Large grocery stores, restaurants and fresh produce distributors in Maryland send their food waste to landfills, mostly because there is no other option in the state for such large amounts of waste.
But that is expected to change as a result of a recent state law that will require large food generators instead to donate servable food, send it to farms where it can be used as animal feed or to transport it to organic recycling facilities.
Those options include sites which compost food waste, leaves, branches and paper to create a “sludge” that is watered and mixed daily for months until it creates nutrient-rich soil. Anaerobic digestion facilities, which use microbes to break down organic material into biogas (mostly methane and carbon dioxide), are also an option.
Starting January 2023, large supermarkets, convention centers and public and private cafeterias that generate two tons or more food waste weekly must divert it from landfills, as long as there is an organic recycling facility within 30 miles where recycling fees would cost them, at most, just 10% more than dumping fees. In 2024, the law will also apply to food producers that generate at least one ton of food waste a week.
The goal is to create a sustainable composting market in Maryland, said Del. Lorig Charkoudian (D-Montgomery), who sponsored the bill.
Currently, there are only small-scale composting facilities and anaerobic digesters in the state, none of which could accept all food waste from large food operators such as Coastal Sunbelt, a fresh produce distributor and processor based in Howard County that serves the Mid-Atlantic region.
“It’s been frustrating,” said Jason Lambros, the vice president of facilities for Coastal Sunbelt. “For years, we’ve been working with compost facilities, but they generally cannot handle our volume and have been very transient.” Some would begin working with Coastal Sunbelt, but then shortly go out of business, he said.
“We have several decent-sized farms that can take a fair amount of food waste, but it’s not nearly enough. The vast majority goes to landfills, which is very frustrating,” he continued. Coastal Sunbelt produces around 200 tons of food waste a week, Lambros said.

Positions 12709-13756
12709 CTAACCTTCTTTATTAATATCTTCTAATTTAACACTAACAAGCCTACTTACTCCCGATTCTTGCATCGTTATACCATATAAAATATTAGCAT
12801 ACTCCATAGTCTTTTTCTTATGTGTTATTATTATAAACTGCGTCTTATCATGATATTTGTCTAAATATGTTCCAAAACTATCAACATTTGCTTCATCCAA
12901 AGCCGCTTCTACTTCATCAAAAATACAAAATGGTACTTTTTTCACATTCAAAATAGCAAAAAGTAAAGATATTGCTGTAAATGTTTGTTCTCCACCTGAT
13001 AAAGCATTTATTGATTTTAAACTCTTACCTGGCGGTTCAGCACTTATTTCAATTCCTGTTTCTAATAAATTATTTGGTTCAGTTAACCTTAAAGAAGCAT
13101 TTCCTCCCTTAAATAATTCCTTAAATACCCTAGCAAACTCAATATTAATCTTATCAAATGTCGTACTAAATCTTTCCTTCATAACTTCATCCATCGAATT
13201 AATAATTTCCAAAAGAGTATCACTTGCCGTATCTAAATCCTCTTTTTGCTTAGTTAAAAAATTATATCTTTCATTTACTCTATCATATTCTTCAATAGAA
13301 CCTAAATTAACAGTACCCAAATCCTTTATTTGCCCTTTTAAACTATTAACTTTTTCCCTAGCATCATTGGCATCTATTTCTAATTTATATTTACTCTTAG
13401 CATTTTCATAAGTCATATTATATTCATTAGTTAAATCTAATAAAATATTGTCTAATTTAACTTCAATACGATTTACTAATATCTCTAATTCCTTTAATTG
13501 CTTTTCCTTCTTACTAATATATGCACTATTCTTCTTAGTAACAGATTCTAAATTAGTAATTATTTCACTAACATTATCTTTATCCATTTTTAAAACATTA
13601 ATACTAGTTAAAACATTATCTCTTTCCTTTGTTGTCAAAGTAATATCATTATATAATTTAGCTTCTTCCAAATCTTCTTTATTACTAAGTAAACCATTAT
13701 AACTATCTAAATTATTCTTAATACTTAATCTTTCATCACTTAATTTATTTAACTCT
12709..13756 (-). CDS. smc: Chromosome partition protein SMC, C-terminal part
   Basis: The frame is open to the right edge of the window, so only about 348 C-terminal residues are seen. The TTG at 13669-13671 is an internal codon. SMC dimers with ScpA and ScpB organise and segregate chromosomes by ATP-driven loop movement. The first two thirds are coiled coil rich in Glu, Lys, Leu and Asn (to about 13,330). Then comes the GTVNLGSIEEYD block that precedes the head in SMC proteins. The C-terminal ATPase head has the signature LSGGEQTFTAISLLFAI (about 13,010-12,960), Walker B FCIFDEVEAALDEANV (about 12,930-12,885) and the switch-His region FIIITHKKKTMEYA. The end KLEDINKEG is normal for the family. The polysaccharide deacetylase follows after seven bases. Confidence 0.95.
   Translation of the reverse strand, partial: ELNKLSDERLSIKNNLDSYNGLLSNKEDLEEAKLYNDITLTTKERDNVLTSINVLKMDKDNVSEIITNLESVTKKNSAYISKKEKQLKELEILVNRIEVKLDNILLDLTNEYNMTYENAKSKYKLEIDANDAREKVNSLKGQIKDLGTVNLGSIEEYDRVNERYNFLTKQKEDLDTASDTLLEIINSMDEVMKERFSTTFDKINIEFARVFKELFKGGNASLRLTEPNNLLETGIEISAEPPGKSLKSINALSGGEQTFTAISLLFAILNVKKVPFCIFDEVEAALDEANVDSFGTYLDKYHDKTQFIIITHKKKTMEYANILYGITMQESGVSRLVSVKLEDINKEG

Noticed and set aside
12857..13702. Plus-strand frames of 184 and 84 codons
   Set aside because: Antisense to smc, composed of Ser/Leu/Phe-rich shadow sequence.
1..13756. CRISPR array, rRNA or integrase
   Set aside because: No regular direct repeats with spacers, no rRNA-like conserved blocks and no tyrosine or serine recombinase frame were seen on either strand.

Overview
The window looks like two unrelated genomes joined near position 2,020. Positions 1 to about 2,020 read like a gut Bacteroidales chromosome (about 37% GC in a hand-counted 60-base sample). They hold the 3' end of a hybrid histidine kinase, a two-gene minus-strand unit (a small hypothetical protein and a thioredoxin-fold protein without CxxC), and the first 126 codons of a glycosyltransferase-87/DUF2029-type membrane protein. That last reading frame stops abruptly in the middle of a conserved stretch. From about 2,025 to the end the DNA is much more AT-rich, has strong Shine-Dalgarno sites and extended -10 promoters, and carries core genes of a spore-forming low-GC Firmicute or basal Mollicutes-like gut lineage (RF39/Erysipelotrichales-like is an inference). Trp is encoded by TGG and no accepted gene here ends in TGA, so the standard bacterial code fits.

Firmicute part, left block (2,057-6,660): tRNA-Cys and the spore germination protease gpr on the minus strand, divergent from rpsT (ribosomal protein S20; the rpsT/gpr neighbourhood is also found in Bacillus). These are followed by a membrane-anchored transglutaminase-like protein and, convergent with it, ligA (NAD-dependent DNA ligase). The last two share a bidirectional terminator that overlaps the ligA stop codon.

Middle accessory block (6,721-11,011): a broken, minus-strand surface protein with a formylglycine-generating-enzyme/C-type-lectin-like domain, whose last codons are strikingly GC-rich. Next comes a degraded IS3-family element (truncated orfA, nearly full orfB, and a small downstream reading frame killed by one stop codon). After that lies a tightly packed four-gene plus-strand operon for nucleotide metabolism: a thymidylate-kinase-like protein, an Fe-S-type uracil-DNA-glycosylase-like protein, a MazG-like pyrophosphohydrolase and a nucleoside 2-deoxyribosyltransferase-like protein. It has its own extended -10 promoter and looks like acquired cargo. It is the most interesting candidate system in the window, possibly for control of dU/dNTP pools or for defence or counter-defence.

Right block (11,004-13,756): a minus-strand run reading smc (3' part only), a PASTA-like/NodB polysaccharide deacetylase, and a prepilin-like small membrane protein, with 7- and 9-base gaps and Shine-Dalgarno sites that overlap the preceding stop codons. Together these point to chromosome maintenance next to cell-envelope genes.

“We have really bent over backwards to try to do everything we can to get it diverted anywhere but landfills.”
But that will soon change for Coastal Sunbelt, when Bioenergy Devco finishes constructing what will be Maryland’s largest anaerobic digester located on Maryland Food Center Authority campus in Jessup, one of the largest food terminals on the East Coast and only six miles away from Coastal Sunbelt’s headquarters. The facility will be able to divert 125,000 tons of organic waste per year, according to Bioenergy Devco.
Right now, Coastal Sunbelt sends 80% of its food waste to landfills and 20% to farms, according to Lambros. But the company hopes to divert all of that 80% waste to Bioenergy Devco’s anaerobic digestion facility once it begins operating by the end of the year. And since the facility is nearby, there will be less transportation time, and thus, less greenhouse gas emissions.
Bioenergy Devco is a global company that designs, builds and operates anaerobic digestion facilities, with 240 plants across the world. The facility under construction in Howard County will be its first project in the United States.
“There are food processors all around this area, within a five mile radius, and there’s 100,000 tons of waste material that gets thrown out every year. So we put our facility right in the middle [of the Maryland Food Center] to keep truck traffic down and to help reduce costs,” said Shawn Kreloff, chief executive officer of Bioenergy Devco.
He likened anaerobic digesters to “a cow’s stomach.”
“This is really a cow’s stomach on a very, very large scale,” Kreloff said. “The same microbes in a cow’s stomach process our organic material and turn it into renewable energy and a compost-like fertilizer.”
More specifically, two three-story tall cylinder machines will grind organic waste in a “slurry,” which then goes through a heated, airtight tank called a digester. What comes out is a mix of water, solids and biogas — which is mostly methane and carbon dioxide and can be used as energy to fuel cars or be converted to electricity and heat.
When Coastal Sunbelt built its headquarters six years ago, they incorporated systems that could separate clean organic matter such as fruit and vegetable trimmings from congregated waste that may be contaminated by paper and plastic and put them in sealed containers that a truck can easily take to a farm, composting facility or anaerobic digester, Lambros said.
“We have very few takers for this really desirable product,” but that will change once Bioenergy Devco’s facility goes online, he continued. “We’re ready as soon as they’re ready.”
According to a map created by Clean Water Action, there are at least seven composting facilities and three anaerobic digesters in Maryland.